“They disrobed between parked cars and were running around chanting prayers to Jesus,” Chitwood said. “When police got there they locked their arms in defiant protest. When we get them back to the police station we gave them their clothes and the mom refuses to put her clothes on. She’s the leader of the pack.”

Stay classy Upper Darby.  And people wonder why I take issue with this sort of thing.

What I Do and Do Not Believe

I seem to be getting a lot of queries lately about who I am and what I believe.  So here it is in a nutshell.

My “religious” affiliation: Possibilian, Deist.

  • I am not an atheist.  I am also not a Christian (that is, I do not affirm a belief that Jesus Christ is my lord and savior), nor am I a Muslim or a Jew.  I ascribe to no particular faith, but I do see the value in it even if I choose a secular path.  No, you cannot ‘save’ me.  If you are the generous sort, however, you might tolerate me.  Since I tolerate you, I don’t think that is too much to ask.
  • I don’t try to define ‘god’ (nor do I necessarily see the value in substituting a ‘g’ for a ‘G’–‘G’ should only stand for one thing, Geometry.  That, as they say, is that).  So my deism is refined enough, and just enough, to know that I imagine there being some being out there that might be defined as ‘divine’ or ‘supreme’.  Beyond that, I don’t have a clarification beyond a simple generalization.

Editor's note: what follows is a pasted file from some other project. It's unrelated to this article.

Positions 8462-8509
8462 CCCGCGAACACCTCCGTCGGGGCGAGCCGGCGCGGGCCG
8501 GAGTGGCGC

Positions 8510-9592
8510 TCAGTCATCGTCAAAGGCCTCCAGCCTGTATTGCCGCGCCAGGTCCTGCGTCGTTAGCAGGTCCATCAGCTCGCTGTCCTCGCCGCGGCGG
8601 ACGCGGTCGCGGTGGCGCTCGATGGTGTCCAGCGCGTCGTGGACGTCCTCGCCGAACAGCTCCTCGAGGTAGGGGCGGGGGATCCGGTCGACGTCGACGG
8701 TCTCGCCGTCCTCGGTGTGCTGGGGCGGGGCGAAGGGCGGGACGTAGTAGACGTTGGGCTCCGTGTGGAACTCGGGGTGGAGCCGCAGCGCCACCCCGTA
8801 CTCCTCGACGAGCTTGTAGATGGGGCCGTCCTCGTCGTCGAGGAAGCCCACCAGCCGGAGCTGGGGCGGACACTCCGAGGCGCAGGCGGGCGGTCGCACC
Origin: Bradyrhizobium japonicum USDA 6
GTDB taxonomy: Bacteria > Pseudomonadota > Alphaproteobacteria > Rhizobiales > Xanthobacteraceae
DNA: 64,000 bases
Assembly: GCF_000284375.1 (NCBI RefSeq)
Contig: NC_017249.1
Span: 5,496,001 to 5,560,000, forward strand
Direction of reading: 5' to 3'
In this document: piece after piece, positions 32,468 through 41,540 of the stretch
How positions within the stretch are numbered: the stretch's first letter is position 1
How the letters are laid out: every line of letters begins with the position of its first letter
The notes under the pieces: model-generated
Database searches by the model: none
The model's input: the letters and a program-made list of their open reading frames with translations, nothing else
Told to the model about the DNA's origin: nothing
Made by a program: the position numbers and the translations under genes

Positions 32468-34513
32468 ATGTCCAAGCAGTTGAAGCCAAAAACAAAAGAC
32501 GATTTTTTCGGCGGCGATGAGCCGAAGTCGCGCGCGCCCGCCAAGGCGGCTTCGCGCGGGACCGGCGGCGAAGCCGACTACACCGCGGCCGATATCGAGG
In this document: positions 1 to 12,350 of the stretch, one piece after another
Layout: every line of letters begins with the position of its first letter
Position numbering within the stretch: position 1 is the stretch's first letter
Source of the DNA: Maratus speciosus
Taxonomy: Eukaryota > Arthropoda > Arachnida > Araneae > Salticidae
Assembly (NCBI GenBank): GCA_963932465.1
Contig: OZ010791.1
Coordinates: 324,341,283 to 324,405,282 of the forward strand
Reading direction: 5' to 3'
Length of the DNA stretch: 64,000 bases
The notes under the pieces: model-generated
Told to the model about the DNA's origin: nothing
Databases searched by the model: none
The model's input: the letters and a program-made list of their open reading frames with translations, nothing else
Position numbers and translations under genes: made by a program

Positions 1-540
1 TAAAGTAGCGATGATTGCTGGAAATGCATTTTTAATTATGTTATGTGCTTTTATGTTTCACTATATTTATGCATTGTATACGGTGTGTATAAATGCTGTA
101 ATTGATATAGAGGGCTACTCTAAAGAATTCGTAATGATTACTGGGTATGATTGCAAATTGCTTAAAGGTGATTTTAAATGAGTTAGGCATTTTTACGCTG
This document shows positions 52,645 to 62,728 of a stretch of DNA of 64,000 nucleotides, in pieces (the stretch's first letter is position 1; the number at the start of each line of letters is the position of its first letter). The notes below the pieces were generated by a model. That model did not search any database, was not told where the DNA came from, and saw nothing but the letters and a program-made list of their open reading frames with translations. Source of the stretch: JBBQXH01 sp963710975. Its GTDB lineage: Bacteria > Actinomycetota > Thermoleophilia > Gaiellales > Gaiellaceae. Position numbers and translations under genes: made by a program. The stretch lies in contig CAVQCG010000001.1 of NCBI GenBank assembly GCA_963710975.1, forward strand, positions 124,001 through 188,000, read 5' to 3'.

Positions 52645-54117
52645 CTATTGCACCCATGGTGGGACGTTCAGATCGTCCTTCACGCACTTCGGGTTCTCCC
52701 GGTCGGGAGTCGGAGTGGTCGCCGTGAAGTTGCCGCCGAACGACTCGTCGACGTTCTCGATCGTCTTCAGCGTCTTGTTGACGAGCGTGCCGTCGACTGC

My perspectives on the Bible and religion: Read the following blog posts…
My perspective on the historical figure of Jesus: I’m agnostic about the historicity of the figure of Jesus.
My political perspectives: Vote, because it is your right to do so, but most likely you’re electing in the same type of person, that is to say, a politician.  But for additional details about my stance on certain political perspectives, see these blog posts:

The Implications of Historicizing a Theological Sacrifice

I’m not against someone emulating a figure of their faith they believe to be pious and inspirational, especially if it is something akin to what Albert Schweitzer had done.  I’m not even against an adherence of certain Biblical principles, those which do not advocate hate or intolerance (or bodily harm) towards another.  But this news story below is a consequence of taking the Bible to a degree of ‘literal’ that is nothing short of tragic: